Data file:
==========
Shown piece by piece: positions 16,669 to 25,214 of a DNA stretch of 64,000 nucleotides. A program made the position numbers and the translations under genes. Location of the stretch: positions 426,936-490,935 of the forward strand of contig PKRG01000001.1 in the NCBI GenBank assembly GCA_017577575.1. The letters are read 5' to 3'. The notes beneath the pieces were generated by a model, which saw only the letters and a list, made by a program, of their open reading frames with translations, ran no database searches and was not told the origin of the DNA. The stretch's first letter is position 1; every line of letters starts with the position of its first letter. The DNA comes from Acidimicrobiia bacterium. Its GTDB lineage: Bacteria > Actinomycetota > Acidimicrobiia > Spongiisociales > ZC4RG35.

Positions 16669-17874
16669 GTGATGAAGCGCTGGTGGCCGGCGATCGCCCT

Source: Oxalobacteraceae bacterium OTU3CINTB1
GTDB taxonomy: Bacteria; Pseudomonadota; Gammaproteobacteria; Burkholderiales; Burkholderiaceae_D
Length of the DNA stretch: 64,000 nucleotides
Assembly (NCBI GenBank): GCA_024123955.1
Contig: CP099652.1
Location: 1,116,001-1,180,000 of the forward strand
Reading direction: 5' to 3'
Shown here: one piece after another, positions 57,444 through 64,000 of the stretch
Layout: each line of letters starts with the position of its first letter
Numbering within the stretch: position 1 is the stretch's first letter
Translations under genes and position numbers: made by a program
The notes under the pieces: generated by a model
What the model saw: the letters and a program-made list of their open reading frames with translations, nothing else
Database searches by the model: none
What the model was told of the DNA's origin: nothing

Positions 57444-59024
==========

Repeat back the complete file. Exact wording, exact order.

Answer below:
Shown piece by piece: positions 16,669 to 25,214 of a DNA stretch of 64,000 nucleotides. A program made the position numbers and the translations under genes. Location of the stretch: positions 426,936-490,935 of the forward strand of contig PKRG01000001.1 in the NCBI GenBank assembly GCA_017577575.1. The letters are read 5' to 3'. The notes beneath the pieces were generated by a model, which saw only the letters and a list, made by a program, of their open reading frames with translations, ran no database searches and was not told the origin of the DNA. The stretch's first letter is position 1; every line of letters starts with the position of its first letter. The DNA comes from Acidimicrobiia bacterium. Its GTDB lineage: Bacteria > Actinomycetota > Acidimicrobiia > Spongiisociales > ZC4RG35.

Positions 16669-17874
16669 GTGATGAAGCGCTGGTGGCCGGCGATCGCCCT

Source: Oxalobacteraceae bacterium OTU3CINTB1
GTDB taxonomy: Bacteria; Pseudomonadota; Gammaproteobacteria; Burkholderiales; Burkholderiaceae_D
Length of the DNA stretch: 64,000 nucleotides
Assembly (NCBI GenBank): GCA_024123955.1
Contig: CP099652.1
Location: 1,116,001-1,180,000 of the forward strand
Reading direction: 5' to 3'
Shown here: one piece after another, positions 57,444 through 64,000 of the stretch
Layout: each line of letters starts with the position of its first letter
Numbering within the stretch: position 1 is the stretch's first letter
Translations under genes and position numbers: made by a program
The notes under the pieces: generated by a model
What the model saw: the letters and a program-made list of their open reading frames with translations, nothing else
Database searches by the model: none
What the model was told of the DNA's origin: nothing

Positions 57444-59024